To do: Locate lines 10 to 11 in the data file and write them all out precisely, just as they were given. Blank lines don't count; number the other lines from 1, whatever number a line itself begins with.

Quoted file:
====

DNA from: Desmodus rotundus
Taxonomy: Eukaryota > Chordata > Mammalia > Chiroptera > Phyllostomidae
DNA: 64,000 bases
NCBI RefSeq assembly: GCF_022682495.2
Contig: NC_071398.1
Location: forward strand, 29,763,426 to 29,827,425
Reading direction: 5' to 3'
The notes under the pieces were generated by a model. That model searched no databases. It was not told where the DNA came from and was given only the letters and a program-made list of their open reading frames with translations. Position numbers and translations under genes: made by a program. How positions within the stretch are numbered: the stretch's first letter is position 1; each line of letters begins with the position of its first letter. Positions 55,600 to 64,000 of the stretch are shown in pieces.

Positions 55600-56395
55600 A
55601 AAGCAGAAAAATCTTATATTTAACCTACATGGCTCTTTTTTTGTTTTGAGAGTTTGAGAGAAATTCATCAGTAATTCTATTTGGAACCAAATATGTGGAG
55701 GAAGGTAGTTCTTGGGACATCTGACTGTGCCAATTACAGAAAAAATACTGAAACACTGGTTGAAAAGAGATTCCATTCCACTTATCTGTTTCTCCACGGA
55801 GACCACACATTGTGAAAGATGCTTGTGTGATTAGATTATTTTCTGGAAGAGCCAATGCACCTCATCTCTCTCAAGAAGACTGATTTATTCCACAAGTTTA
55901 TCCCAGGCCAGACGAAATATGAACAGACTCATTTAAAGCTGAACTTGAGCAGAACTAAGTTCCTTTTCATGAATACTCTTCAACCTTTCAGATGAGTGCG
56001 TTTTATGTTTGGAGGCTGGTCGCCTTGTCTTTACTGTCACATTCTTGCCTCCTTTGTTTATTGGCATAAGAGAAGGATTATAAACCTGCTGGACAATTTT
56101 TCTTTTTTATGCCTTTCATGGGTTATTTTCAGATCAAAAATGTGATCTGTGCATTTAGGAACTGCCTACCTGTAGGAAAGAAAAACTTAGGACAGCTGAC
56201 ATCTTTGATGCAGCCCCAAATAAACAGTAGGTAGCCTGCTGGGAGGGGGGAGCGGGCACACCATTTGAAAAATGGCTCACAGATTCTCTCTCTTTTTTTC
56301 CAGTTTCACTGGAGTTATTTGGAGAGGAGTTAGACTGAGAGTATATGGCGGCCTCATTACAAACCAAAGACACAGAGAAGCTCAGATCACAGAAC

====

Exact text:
55600 A
55601 AAGCAGAAAAATCTTATATTTAACCTACATGGCTCTTTTTTTGTTTTGAGAGTTTGAGAGAAATTCATCAGTAATTCTATTTGGAACCAAATATGTGGAG